KID PRESIDENTS

TRUE TALES OF CHILDHOOD FROM AMERICA'S PRESIDENTS

Stories from their child and teen years reveal that U.S. presidents were kids like any others—with hobbies and families and escapades both amusing and alarming.

Robert Schnakenberg, author of Secret Lives of Great Authors (illustrated by Mario Zucca, 2008) and similar titles for adults, uses a pseudonym for this entertaining collection of presidential trivia. Embellishing the story of Washington and the cherry tree with a fire-breathing dinosaur, he points out that that oft-told anecdote is fantasy. Instead, he offers 16 “true tales” organized into three sections, along with additional factoids about games and pranks, early jobs and mishaps, as well as teachers’ comments about our nation’s leaders. He rounds out his collection with a final surprising fact about each of the 44 presidents (Cleveland gets two for his two nonconsecutive terms). With examples that include Grant’s early horsemanship, Obama’s travails as a new boy in Jakarta, Indonesia, and the nearsighted Reagan’s butterfly collection, the author presents engaging vignettes of these men as boys. Horner’s full-color cartoons add to the humor. For young readers wanting to know more about individual presidents, the author provides suggested titles. Troublingly, though, there is no indication of the author’s sources, either in the book or on the publisher’s website. These tales are pleasingly told, but readers cannot know where the facts end and embellishment begins. Young readers deserve to know that, too.

Lively but not reliable. (index) (Collective biography. 9-13)

Pub Date: Oct. 28, 2014

ISBN: 978-1-59474-731-1

Page Count: 224

Publisher: Quirk Books

Review Posted Online: July 16, 2014

Kirkus Reviews Issue: Aug. 1, 2014

Did you like this book?

No Comments Yet

A breezy, bustling bucketful of courageous acts and eye-popping feats.

50 IMPRESSIVE KIDS AND THEIR AMAZING (AND TRUE!) STORIES

From the They Did What? series

Why should grown-ups get all the historical, scientific, athletic, cinematic, and artistic glory?

Choosing exemplars from both past and present, Mitchell includes but goes well beyond Alexander the Great, Anne Frank, and like usual suspects to introduce a host of lesser-known luminaries. These include Shapur II, who was formally crowned king of Persia before he was born, Indian dancer/professional architect Sheila Sri Prakash, transgender spokesperson Jazz Jennings, inventor Param Jaggi, and an international host of other teen or preteen activists and prodigies. The individual portraits range from one paragraph to several pages in length, and they are interspersed with group tributes to, for instance, the Nazi-resisting “Swingkinder,” the striking New York City newsboys, and the marchers of the Birmingham Children’s Crusade. Mitchell even offers would-be villains a role model in Elagabalus, “boy emperor of Rome,” though she notes that he, at least, came to an awful end: “Then, then! They dumped his remains in the Tiber River, to be nommed by fish for all eternity.” The entries are arranged in no evident order, and though the backmatter includes multiple booklists, a personality quiz, a glossary, and even a quick Braille primer (with Braille jokes to decode), there is no index. Still, for readers whose fires need lighting, there’s motivational kindling on nearly every page.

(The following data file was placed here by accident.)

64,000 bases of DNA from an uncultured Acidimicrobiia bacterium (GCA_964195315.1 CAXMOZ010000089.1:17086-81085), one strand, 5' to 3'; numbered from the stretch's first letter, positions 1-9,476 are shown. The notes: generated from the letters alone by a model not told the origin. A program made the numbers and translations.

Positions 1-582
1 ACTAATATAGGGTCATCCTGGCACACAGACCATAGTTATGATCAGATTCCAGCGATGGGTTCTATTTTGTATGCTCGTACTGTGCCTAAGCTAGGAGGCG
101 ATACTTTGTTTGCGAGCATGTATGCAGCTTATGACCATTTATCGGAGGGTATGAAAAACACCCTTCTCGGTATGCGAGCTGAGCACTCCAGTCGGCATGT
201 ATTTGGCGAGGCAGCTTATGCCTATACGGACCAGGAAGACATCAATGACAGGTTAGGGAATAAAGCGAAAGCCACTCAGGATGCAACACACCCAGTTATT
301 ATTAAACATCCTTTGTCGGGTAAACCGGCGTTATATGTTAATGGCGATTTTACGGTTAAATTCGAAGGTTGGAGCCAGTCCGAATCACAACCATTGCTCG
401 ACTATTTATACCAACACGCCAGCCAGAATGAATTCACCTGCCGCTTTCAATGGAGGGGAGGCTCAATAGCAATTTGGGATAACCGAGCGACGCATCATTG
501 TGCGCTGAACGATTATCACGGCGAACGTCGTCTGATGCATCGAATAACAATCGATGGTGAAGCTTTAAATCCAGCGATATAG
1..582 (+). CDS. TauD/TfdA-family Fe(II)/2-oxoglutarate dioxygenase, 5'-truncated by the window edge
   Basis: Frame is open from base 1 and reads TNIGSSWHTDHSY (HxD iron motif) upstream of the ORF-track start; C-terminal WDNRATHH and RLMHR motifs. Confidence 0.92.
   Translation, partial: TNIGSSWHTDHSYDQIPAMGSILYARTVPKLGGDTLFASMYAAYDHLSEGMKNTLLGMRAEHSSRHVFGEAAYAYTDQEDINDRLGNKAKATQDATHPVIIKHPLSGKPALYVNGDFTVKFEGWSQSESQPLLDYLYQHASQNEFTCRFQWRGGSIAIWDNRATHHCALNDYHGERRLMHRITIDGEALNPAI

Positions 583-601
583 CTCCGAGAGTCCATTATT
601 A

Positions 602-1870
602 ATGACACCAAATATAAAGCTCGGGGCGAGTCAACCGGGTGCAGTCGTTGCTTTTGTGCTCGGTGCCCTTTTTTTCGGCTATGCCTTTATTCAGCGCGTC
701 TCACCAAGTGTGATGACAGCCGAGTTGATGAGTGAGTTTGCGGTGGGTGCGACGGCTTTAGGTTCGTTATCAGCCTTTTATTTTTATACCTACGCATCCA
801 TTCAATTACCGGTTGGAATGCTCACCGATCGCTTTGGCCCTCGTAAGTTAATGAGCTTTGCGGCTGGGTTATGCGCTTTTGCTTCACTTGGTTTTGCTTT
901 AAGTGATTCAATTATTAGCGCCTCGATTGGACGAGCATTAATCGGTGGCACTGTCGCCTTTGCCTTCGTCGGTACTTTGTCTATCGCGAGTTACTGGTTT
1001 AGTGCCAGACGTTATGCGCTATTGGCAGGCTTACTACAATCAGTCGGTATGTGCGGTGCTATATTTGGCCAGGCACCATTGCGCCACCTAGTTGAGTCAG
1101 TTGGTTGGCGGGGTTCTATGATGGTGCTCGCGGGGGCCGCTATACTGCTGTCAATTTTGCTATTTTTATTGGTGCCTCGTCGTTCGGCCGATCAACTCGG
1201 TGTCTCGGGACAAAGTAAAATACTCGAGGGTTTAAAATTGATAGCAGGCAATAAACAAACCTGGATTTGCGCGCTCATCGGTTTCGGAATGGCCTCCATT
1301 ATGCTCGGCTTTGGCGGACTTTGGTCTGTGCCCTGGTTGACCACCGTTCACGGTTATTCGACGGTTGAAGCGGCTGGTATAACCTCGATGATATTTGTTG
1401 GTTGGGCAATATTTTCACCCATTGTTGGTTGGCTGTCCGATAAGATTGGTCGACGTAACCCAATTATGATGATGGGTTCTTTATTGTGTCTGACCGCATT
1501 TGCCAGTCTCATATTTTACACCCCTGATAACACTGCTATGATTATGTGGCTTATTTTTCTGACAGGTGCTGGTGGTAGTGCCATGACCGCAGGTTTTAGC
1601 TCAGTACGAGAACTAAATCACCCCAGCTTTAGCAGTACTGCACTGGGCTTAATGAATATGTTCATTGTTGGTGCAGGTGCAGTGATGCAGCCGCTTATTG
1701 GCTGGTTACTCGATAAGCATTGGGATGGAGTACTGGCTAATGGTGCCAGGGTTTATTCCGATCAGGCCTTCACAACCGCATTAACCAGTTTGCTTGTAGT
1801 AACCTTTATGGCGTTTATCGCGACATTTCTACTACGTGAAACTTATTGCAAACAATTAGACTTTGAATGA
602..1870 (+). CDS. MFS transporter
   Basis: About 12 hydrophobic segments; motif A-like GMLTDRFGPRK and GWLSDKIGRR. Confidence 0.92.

A breezy, bustling bucketful of courageous acts and eye-popping feats. (finished illustrations not seen) (Collective biography. 10-13)

Pub Date: May 10, 2016

ISBN: 978-0-14-751813-2

Page Count: 320

Publisher: Puffin

Review Posted Online: Nov. 11, 2015

Kirkus Reviews Issue: Dec. 1, 2015

Did you like this book?

No Comments Yet

The car gets shortchanged, but comparing the divergent career paths of its (putative) two riders may give readers food for...

TWO MEN AND A CAR

FRANKLIN ROOSEVELT, AL CAPONE, AND A CADILLAC V-8

A custom-built, bulletproof limo links two historical figures who were pre-eminent in more or less different spheres.

Garland admits that a claim that FDR was driven to Congress to deliver his “Day of Infamy” speech in a car that once belonged to Capone rests on shaky evidence. He nonetheless uses the anecdote as a launchpad for twin portraits of contemporaries who occupy unique niches in this country’s history but had little in common. Both were smart, ambitious New Yorkers and were young when their fathers died, but they definitely “headed in opposite directions.” As he fills his biographical sketches with standard-issue facts and has disappointingly little to say about the car itself (which was commissioned by Capone in 1928 and still survives), this outing seems largely intended to be a vehicle for the dark, heavy illustrations. These are done in muted hues with densely scratched surfaces and angled so that the two men, the period backgrounds against which they are posed, and the car have monumental looks. It’s a reach to bill this, as the author does, a “story about America,” but it does at least offer a study in contrasts featuring two of America’s most renowned citizens. Most of the human figures are white in the art, but some group scenes include a few with darker skin.

The car gets shortchanged, but comparing the divergent career paths of its (putative) two riders may give readers food for thought. (timeline, bibliography) (Picture book/biography. 10-12)

Pub Date: March 12, 2019

ISBN: 978-0-88448-620-6

Page Count: 64

Publisher: Tilbury House

Review Posted Online: Jan. 15, 2019

Kirkus Reviews Issue: Feb. 1, 2019

Did you like this book?

more